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Pop, rock music improves performance of solar cells, study finds

A new study published in the latest issue of the journal Advanced Materials highlights an unusual performance enhancement to solar cells that is reminiscent of gardening Maharishi Chris Beardshaw’s “Black Sabbath” approach to boosting blooms.  According to scientists at Queen Mary University of London and Imperial College London, playing pop and rock music increases the efficiency of solar cells, as the high frequencies and pitch inherent to these genres cause vibrations in the cells that boost energy generation as much as 40 percent.

The study appears in an article entitled, “Acoustic Enhancement of Polymer/ZnO Nanorod Photovoltaic Device Performance,” and the findings have implications for improving energy generation from sunlight, above all for the development of new, less expensive, printed solar cells.

The researchers cultivated billions of “nanorods” made from zinc oxide, and then covered them with an active polymer to form a device that converts sunlight into electricity.  Leveraging the unique characteristics of the zinc oxide material, the team demonstrated that sound levels as low as 75 decibels could considerably improve the solar cell performance.

“After investigating systems for converting vibrations into electricity this is a really exciting development that shows a similar set of physical properties can also enhance the performance of a photovoltaic,” said Doctor Steve Dunn, Reader in Nanoscale Materials from Queen Mary’s School of Engineering and Materials Science.

Previously, researchers demonstrated that applying pressure or tension to zinc oxide materials could result in voltage outputs, which is known in scientific parlance as the “piezoelectric effect.”  The current study gives the effect of these piezoelectric voltages on solar cell efficiency the significant attention it did not receive before.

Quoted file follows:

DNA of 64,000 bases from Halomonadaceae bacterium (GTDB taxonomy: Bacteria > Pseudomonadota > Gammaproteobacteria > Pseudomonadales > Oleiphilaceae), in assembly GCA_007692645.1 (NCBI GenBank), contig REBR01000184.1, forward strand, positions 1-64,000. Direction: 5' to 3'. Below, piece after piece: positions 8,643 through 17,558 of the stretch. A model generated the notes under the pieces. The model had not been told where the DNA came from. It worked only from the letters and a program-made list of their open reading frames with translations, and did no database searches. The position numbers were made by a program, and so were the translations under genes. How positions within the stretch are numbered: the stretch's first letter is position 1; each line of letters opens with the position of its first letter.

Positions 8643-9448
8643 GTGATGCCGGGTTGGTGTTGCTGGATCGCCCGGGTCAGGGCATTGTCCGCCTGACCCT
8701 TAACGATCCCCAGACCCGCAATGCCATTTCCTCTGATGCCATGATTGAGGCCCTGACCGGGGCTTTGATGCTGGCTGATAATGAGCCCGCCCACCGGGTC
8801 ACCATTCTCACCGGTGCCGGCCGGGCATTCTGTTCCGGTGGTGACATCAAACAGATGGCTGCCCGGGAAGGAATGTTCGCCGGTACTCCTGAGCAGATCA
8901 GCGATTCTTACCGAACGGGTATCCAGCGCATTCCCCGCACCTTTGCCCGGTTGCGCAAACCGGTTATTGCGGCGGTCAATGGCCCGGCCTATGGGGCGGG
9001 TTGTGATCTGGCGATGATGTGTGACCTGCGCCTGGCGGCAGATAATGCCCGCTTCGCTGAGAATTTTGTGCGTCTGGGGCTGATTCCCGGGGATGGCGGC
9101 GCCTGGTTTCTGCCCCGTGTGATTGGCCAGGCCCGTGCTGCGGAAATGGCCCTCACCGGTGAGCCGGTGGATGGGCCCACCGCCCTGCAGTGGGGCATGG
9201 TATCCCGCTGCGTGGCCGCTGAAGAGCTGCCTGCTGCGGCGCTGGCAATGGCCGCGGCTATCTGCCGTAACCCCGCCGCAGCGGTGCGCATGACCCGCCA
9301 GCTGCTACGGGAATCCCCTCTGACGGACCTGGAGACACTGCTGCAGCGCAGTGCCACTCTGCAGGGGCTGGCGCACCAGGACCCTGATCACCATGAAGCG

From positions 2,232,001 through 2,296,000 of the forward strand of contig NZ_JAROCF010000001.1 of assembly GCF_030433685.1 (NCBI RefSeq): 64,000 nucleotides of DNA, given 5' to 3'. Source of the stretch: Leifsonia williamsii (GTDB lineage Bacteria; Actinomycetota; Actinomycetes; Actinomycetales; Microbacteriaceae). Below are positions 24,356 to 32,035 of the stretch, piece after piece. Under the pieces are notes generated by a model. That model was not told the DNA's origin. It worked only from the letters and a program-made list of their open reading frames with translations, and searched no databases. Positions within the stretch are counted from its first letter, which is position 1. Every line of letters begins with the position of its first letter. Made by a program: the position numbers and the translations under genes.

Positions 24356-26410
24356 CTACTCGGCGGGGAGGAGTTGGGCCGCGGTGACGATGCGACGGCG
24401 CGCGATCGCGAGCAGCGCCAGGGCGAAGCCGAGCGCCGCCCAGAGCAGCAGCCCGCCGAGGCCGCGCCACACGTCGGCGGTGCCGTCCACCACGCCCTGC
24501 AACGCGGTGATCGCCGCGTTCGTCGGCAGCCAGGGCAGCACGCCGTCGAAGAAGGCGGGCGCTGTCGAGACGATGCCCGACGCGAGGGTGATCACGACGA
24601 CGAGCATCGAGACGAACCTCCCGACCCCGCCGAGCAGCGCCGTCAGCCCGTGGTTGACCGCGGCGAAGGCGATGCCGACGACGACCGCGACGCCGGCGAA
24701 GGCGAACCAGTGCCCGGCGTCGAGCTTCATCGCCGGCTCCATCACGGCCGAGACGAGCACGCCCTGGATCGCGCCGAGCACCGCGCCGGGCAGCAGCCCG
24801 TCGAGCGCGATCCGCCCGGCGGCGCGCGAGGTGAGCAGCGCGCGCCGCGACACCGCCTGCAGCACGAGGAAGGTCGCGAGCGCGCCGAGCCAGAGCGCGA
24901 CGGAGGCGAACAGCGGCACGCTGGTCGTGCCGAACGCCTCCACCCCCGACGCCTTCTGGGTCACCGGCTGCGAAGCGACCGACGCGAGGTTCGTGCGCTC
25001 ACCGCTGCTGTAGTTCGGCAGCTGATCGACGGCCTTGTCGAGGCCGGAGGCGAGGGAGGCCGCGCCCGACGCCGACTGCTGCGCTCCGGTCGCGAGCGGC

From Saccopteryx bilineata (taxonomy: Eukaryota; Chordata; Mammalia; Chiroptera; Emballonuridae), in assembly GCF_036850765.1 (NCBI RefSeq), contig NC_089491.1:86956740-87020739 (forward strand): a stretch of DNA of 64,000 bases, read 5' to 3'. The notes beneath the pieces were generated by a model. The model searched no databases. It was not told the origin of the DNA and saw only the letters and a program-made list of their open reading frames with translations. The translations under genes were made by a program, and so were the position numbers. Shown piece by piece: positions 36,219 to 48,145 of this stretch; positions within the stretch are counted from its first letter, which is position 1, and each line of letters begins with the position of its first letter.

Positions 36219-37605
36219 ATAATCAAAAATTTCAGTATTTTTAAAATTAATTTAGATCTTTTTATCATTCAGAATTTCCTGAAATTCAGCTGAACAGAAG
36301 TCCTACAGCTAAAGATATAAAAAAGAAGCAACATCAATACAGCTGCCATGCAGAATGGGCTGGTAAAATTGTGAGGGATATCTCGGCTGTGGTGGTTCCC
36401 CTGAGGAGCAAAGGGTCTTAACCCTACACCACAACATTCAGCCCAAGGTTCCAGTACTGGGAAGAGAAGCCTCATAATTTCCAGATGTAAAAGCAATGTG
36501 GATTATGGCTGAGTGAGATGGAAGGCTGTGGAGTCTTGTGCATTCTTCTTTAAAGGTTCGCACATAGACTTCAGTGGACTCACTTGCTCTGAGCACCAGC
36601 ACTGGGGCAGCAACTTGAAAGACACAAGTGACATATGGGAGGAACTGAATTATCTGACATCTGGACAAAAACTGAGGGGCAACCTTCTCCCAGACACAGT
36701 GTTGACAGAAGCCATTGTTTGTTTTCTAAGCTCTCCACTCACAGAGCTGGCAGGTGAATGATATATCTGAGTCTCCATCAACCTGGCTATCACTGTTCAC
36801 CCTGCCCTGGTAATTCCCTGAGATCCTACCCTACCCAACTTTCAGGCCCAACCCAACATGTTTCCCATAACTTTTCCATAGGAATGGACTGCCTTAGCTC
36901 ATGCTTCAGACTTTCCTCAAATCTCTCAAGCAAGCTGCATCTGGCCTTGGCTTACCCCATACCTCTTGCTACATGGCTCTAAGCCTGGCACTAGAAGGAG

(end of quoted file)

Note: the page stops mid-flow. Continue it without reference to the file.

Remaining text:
“We thought the [sound waves], which produce random fluctuations, would cancel each other out and so didn’t expect to see any significant overall effect on the power output,” said James Durrant, Professor of Photochemistry at Imperial College London, and coauthor on the study.  “The key for us was that not only that the random fluctuations from the sound didn’t cancel each other out, but also that some frequencies of sound seemed really to amplify the solar cell output – so that the increase in power was a remarkably big effect considering how little sound energy we put in.”

“The work highlights the benefits of collaboration to develop new and interesting systems and scientific understanding,” Doctor Dunn added.

This remarkable discovery could be used to power devices that are routinely exposed to acoustic vibrations, such as air conditioning units, automobiles, and other vehicles.

Jonathan Marker

Jonathan Marker

Jonathan Marker is an experienced technical writer and research analyst working in the DC Metro Area. His areas of experience and expertise include aerospace and defense, natural science, and military history. He has a Bachelor of Science in Aeronautics and Aviation Weather from Embry Riddle Aeronautical University in Daytona Beach, Florida, and is currently pursuing a Master of Arts in Military Studies, with a concentration in Air Warfare.When he is not at work, Jonathan enjoys spending time with his wife and daughter, writing fiction, and reading.
About Jonathan Marker (1112 Articles)
Jonathan Marker is an experienced technical writer and research analyst working in the DC Metro Area. His areas of experience and expertise include aerospace and defense, natural science, and military history. He has a Bachelor of Science in Aeronautics and Aviation Weather from Embry Riddle Aeronautical University in Daytona Beach, Florida, and is currently pursuing a Master of Arts in Military Studies, with a concentration in Air Warfare.When he is not at work, Jonathan enjoys spending time with his wife and daughter, writing fiction, and reading.
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